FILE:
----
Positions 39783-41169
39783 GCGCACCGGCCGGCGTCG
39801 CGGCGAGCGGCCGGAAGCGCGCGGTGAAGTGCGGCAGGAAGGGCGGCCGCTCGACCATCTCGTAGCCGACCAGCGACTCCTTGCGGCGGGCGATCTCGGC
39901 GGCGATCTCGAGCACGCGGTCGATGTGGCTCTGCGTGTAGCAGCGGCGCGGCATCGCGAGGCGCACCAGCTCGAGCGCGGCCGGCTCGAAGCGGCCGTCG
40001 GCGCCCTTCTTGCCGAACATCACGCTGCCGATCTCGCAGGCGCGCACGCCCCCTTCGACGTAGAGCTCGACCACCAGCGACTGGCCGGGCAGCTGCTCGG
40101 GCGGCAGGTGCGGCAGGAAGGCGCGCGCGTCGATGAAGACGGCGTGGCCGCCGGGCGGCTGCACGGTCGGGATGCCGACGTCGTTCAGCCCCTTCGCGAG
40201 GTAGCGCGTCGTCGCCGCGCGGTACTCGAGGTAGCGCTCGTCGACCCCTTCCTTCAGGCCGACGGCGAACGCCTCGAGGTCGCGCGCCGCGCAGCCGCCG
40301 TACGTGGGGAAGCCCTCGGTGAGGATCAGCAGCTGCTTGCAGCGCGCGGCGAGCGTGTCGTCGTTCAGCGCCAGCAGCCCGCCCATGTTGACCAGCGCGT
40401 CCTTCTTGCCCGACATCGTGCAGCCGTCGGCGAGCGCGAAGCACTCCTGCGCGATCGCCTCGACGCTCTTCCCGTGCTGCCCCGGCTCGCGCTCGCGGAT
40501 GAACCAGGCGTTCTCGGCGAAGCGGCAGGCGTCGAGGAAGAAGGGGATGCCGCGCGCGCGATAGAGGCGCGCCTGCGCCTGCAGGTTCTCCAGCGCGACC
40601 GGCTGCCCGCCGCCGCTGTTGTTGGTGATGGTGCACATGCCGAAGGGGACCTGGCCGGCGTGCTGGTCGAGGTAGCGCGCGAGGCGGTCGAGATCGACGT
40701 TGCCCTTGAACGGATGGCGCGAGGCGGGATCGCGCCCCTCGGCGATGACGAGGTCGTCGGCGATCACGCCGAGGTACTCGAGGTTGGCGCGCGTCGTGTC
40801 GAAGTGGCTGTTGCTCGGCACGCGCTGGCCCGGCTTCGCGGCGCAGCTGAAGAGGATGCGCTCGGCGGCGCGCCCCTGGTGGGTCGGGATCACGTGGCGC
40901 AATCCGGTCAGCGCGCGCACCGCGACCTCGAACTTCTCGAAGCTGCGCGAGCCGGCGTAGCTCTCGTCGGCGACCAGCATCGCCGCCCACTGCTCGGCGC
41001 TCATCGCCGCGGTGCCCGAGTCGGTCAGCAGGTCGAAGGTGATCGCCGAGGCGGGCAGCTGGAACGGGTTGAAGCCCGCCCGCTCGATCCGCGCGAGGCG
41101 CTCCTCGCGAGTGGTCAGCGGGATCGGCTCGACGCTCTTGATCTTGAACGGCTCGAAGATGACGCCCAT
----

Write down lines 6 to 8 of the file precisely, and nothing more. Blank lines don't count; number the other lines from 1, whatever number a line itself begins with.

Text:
40101 GCGGCAGGTGCGGCAGGAAGGCGCGCGCGTCGATGAAGACGGCGTGGCCGCCGGGCGGCTGCACGGTCGGGATGCCGACGTCGTTCAGCCCCTTCGCGAG
40201 GTAGCGCGTCGTCGCCGCGCGGTACTCGAGGTAGCGCTCGTCGACCCCTTCCTTCAGGCCGACGGCGAACGCCTCGAGGTCGCGCGCCGCGCAGCCGCCG
40301 TACGTGGGGAAGCCCTCGGTGAGGATCAGCAGCTGCTTGCAGCGCGCGGCGAGCGTGTCGTCGTTCAGCGCCAGCAGCCCGCCCATGTTGACCAGCGCGT